So, don’t stifle prophecy & don’t blindly accept everything that is spoken in the name of God. Rather, eagerly desire prophecy in your life and in the life of the church (1 Corinthians 14:1) but test all prophetic utterances against the plumbline of Scripture. So, eat the fish and spit out the bones!

 

Dynamite Comes in Small Packages (1 Thessalonians 5:16-18)

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Rejoice always, pray without ceasing, give thanks in all circumstances; for this is the will of God in Christ Jesus for you (1 Thessalonians 5:16-18)

A two-word verse followed by a three-word verse followed by a slightly longer one. Such short verses with such challenge!

In vs16, it’s the ‘always’ that ramps up the challenge factor! Who would have a problem with rejoicing in good things? Our problem is rejoicing in all things, in those hard situations and or rejoicing still when things have not gone the way we would like them to go.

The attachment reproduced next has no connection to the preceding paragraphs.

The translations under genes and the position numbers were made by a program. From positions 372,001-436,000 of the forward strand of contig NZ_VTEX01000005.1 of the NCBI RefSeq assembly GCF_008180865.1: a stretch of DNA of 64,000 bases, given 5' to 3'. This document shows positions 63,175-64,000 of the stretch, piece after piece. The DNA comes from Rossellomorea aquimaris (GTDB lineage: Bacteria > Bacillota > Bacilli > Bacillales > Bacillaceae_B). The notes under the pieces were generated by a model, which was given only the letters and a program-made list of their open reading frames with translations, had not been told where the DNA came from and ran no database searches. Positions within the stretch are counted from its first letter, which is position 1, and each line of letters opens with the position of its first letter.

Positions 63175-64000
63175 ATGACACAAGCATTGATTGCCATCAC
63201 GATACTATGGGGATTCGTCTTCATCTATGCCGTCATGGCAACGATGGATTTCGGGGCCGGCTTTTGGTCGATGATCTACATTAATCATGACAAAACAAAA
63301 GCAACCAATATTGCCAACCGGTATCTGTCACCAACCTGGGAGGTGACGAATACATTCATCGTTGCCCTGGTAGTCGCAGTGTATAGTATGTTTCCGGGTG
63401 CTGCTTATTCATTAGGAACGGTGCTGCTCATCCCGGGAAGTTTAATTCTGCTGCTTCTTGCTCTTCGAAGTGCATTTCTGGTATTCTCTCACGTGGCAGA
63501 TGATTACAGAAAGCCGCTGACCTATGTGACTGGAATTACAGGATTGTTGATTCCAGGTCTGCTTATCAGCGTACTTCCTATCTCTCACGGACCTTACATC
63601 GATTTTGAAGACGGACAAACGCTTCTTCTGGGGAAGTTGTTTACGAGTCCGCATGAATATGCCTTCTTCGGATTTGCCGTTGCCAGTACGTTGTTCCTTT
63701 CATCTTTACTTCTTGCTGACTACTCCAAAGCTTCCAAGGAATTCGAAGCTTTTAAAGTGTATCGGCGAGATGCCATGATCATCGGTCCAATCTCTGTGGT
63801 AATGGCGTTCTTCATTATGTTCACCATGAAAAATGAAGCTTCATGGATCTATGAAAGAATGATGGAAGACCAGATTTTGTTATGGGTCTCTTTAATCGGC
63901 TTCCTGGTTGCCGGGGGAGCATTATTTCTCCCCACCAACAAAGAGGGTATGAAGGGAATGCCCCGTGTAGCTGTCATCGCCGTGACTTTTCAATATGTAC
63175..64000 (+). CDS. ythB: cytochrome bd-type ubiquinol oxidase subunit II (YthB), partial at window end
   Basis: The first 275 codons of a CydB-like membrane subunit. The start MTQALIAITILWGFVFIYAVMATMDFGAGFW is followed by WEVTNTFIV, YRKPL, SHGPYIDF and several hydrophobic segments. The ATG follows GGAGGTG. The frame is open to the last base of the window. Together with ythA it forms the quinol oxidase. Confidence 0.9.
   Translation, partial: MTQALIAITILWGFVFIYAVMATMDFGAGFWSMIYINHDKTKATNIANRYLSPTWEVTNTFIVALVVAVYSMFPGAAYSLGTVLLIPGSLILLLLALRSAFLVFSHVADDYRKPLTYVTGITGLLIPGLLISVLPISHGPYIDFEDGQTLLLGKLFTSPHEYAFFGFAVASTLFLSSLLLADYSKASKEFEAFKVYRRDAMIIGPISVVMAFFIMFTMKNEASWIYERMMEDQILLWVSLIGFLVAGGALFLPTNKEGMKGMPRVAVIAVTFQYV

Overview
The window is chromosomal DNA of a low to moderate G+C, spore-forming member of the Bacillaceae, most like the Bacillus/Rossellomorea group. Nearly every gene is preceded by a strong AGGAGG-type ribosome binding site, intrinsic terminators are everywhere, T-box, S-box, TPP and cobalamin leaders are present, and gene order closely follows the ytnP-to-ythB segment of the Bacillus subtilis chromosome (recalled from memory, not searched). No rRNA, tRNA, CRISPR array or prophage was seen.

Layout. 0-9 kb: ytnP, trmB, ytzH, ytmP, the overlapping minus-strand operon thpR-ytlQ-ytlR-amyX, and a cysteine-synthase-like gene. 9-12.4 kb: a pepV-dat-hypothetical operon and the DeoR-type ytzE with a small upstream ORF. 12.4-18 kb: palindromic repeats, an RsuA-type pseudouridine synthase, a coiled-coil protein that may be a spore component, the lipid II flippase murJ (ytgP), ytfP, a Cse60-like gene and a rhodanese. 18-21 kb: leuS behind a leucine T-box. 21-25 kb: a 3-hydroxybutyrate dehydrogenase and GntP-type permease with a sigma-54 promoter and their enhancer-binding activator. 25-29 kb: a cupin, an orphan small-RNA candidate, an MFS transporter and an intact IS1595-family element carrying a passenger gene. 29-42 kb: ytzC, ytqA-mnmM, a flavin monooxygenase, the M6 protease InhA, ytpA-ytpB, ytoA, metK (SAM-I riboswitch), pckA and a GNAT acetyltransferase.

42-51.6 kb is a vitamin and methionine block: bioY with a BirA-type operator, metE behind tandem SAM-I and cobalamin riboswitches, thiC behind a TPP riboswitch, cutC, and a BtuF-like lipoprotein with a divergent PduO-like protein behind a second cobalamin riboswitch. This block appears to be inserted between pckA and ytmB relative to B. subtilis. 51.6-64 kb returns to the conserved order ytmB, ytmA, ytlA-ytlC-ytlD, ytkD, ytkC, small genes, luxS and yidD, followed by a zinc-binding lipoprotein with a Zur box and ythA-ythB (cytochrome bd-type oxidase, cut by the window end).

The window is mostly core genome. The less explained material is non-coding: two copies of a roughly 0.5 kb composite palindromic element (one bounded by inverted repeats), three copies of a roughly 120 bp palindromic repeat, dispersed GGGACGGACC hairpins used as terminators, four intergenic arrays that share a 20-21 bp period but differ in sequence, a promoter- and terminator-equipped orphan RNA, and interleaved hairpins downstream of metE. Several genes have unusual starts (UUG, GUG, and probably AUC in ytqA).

And yet this is God’s will for us, so it is possible to do. But how can it be possible to rejoice always or in all circumstances?

I believe that this is possible for the Christ Follower when we consider Jesus, who He is, and what He has done for us. We can always thank God for Jesus, for loving us when we were unlovely when we were His enemies.

No matter what is happening in our lives, if we have put our faith in Jesus, we have been forgiven of our sin, set free from the wrath of God’s righteous judgement and have been granted eternal life with God. We have been given the privilege of being called the children of God! As believers we know that whatever we might be facing is going to be swallowed up by the glory to come for us; “For this light momentary affliction is preparing for us an eternal weight of glory beyond all comparison” (2 Corinthians 4:17).

So, we can always rejoice. I am not saying this is easy to do, but it is God’s will for us, according to vs18. And so it is possible, and it is for our very best.